Pointing to the Saudi funded Public Investment Fund launching its LIV golf tour that poached the PGA's top stars, supporters say tennis should embrace Saudi support of the sport and work cooperatively to grow the game and hopefully human rights awareness rather than run the risk of a rival tennis tour. 

Supporters say face facts: Saudis are already invested in tennis sponsoring the year-end Next Gen ATP Finals in Jeddah, hosting lucrative exhibitions and growing their own playing population. Given the instability in the world that can impact the tours (see WTA economic fall-out pulling out of China in protest of the Peng Shuai case), tennis should value and nurture this Saudi partnership that can truly benefit both sides.

Critics, including John McEnroe, Daria Kasatkina and Chrissie Evert, oppose it citing the Kingdom's human rights violations. McEnroe has called it "comical that it's even being brought up."

"I don't know why in the hell tennis would suddenly be, Let's talk to the Saudis after the debacle that you're watching in golf," McEnroe told the media in an ESPN Zoom call. "To me it's comical that it's even being brought up right now. A pun: Par for the course."

Tennis is the latest sports venture the Public Investment Fund, the Saudi sovereign wealth fund, has tapped in moves critics call "sport washing"—an attempt to obscure Saudi Arabia's human rights violations and connection to the 9/11 terrorist attacks with high profile sporting investments.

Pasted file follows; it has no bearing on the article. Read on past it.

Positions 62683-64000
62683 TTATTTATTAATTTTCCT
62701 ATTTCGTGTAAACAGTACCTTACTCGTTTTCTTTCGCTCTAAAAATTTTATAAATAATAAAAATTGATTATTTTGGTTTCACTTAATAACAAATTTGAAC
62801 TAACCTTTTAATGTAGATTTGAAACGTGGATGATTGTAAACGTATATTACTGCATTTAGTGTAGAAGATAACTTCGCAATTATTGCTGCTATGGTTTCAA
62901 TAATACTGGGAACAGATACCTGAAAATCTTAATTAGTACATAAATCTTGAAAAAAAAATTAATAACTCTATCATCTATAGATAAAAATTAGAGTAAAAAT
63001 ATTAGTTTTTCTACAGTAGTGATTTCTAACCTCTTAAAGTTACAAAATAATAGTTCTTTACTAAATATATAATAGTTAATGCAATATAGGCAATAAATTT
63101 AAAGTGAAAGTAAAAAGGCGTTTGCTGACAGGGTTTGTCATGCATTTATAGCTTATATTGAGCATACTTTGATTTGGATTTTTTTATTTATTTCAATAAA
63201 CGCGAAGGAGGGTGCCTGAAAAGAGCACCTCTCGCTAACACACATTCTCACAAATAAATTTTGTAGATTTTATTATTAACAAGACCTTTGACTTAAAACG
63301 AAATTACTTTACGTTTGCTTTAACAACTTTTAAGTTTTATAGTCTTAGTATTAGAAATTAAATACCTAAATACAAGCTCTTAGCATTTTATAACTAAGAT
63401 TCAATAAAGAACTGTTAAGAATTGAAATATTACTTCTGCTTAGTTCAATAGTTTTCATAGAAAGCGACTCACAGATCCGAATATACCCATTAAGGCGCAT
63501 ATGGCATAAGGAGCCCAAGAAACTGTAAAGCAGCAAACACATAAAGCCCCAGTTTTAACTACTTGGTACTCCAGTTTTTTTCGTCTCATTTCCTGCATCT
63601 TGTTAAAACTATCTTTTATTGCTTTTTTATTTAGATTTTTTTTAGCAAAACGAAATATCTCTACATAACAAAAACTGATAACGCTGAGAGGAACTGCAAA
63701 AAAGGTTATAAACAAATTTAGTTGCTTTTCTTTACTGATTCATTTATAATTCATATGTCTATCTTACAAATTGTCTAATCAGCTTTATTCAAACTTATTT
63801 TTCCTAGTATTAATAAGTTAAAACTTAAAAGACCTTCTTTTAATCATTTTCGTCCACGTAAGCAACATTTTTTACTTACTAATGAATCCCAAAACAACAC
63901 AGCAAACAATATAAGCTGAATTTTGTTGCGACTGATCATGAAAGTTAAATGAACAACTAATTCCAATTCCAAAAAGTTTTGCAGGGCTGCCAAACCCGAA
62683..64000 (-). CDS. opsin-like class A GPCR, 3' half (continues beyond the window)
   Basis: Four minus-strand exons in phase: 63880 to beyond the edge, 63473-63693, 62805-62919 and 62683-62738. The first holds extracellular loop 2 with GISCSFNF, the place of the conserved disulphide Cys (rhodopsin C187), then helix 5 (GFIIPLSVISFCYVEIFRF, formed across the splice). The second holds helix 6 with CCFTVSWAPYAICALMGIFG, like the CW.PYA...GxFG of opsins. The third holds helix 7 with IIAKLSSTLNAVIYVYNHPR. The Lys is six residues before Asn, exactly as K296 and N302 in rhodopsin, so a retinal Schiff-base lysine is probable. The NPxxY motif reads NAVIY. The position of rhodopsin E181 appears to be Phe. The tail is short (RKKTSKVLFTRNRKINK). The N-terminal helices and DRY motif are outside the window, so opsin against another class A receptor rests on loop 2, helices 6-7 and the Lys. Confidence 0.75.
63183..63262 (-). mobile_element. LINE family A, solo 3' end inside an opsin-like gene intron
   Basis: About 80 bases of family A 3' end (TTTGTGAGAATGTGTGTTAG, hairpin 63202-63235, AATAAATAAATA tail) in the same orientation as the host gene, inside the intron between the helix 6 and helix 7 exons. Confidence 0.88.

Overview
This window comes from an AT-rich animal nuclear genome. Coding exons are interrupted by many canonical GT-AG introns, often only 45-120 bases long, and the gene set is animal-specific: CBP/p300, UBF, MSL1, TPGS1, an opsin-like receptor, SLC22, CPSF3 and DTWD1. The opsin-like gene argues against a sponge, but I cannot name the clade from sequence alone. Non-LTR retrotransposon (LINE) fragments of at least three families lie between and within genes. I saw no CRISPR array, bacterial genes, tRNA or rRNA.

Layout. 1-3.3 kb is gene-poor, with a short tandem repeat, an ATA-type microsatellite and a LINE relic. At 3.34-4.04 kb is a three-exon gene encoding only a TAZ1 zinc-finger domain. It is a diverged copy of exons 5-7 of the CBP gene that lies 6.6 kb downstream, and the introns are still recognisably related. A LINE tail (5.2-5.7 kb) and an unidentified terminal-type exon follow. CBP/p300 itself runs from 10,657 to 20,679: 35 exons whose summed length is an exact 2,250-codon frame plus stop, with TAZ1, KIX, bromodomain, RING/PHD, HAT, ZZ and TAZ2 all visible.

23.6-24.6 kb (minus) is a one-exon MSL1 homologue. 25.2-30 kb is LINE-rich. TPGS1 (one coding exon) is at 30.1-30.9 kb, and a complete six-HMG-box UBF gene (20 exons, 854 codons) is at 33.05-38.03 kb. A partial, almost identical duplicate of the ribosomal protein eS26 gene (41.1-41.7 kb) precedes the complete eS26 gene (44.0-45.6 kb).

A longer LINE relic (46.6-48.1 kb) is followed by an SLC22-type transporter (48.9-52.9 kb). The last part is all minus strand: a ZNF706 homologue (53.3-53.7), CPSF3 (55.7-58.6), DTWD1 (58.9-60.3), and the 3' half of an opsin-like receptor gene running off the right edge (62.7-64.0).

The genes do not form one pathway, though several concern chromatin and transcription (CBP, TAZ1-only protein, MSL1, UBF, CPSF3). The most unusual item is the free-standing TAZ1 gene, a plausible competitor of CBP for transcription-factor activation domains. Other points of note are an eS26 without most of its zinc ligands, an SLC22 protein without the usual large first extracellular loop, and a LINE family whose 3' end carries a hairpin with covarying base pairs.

Last November, The Athletic's Matthew Futterman reported Saudi investors have begun negotiations with IMG, which owns both Madrid and Miami, in an effort to purchase tournament rights. 

There is also the prospect of the Saudis buying a Masters 1000 event and moving the tournament to the Kingdom. Saudi Arabia has also reportedly negotiated for the rights to the WTA Finals.

McEnroe, who opposes Saudi investment in the sport because of its human rights violations, says given the millions of dollars at stake, and the fact the Saudis already created the LIV golf league in 2021, makes the Kingdom's increased investment in tennis virtually inevitable.

In fact, Hall of Famer McEnroe said "I'd be surprised if the Saudis don't buy those [Miami and Madrid] tournaments."

"It wouldn’t shock me, let’s put it this way, because it’s the old money talks," McEnroe told the media in an ESPN Zoom call last week. "Oh no, I wouldn’t do that. Wait how much was I offered? On second thought maybe I’ll do that.

"Personally, I disagree with it completely in golf and tennis. I mean the ladies are going to play the WTA Finals there? Are you kidding me? Because they treat women so well?

"So that part, to me, is laughable. But at the same time what is also laughable is that people can criticize tennis players or golfers for doing something that virtually every business and the government do which is deal with Saudi Arabia.

"So this idea that tennis players have to set the moral standard or golfers for that matter when they’re all making the money. It’s a total joke as far as I’m concerned. But we’ll see what happens. I’d be surprised if the Saudis don’t buy those tournaments, actually. Not that they will. I’ll be surprised if they don’t have them."

Photo credit: Saudi Tennis Federation